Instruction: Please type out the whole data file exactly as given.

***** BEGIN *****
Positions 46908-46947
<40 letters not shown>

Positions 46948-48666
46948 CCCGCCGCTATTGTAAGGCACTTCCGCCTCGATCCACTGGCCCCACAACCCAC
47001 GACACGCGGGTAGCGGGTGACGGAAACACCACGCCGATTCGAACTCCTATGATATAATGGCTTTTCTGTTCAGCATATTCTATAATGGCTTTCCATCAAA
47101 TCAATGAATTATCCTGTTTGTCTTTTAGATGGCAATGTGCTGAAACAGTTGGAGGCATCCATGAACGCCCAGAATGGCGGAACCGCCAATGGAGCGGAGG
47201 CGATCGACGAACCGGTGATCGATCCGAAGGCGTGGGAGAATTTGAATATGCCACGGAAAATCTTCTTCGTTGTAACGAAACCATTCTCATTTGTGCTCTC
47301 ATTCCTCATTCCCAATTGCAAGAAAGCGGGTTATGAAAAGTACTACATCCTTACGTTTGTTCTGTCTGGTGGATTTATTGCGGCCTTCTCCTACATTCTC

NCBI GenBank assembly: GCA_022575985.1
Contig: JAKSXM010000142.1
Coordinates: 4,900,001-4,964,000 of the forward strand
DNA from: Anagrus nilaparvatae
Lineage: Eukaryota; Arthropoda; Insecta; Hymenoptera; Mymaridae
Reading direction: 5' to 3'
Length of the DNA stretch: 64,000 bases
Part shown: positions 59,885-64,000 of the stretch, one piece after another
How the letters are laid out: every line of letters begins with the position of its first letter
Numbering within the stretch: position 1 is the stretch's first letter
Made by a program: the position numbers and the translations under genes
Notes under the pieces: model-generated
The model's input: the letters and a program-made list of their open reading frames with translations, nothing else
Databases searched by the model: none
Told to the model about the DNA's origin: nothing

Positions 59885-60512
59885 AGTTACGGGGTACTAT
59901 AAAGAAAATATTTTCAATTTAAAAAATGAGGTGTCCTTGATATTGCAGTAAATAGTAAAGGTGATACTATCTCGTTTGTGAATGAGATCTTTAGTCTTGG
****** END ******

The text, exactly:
Positions 46908-46947
<40 letters not shown>

Positions 46948-48666
46948 CCCGCCGCTATTGTAAGGCACTTCCGCCTCGATCCACTGGCCCCACAACCCAC
47001 GACACGCGGGTAGCGGGTGACGGAAACACCACGCCGATTCGAACTCCTATGATATAATGGCTTTTCTGTTCAGCATATTCTATAATGGCTTTCCATCAAA
47101 TCAATGAATTATCCTGTTTGTCTTTTAGATGGCAATGTGCTGAAACAGTTGGAGGCATCCATGAACGCCCAGAATGGCGGAACCGCCAATGGAGCGGAGG
47201 CGATCGACGAACCGGTGATCGATCCGAAGGCGTGGGAGAATTTGAATATGCCACGGAAAATCTTCTTCGTTGTAACGAAACCATTCTCATTTGTGCTCTC
47301 ATTCCTCATTCCCAATTGCAAGAAAGCGGGTTATGAAAAGTACTACATCCTTACGTTTGTTCTGTCTGGTGGATTTATTGCGGCCTTCTCCTACATTCTC

NCBI GenBank assembly: GCA_022575985.1
Contig: JAKSXM010000142.1
Coordinates: 4,900,001-4,964,000 of the forward strand
DNA from: Anagrus nilaparvatae
Lineage: Eukaryota; Arthropoda; Insecta; Hymenoptera; Mymaridae
Reading direction: 5' to 3'
Length of the DNA stretch: 64,000 bases
Part shown: positions 59,885-64,000 of the stretch, one piece after another
How the letters are laid out: every line of letters begins with the position of its first letter
Numbering within the stretch: position 1 is the stretch's first letter
Made by a program: the position numbers and the translations under genes
Notes under the pieces: model-generated
The model's input: the letters and a program-made list of their open reading frames with translations, nothing else
Databases searched by the model: none
Told to the model about the DNA's origin: nothing

Positions 59885-60512
59885 AGTTACGGGGTACTAT
59901 AAAGAAAATATTTTCAATTTAAAAAATGAGGTGTCCTTGATATTGCAGTAAATAGTAAAGGTGATACTATCTCGTTTGTGAATGAGATCTTTAGTCTTGG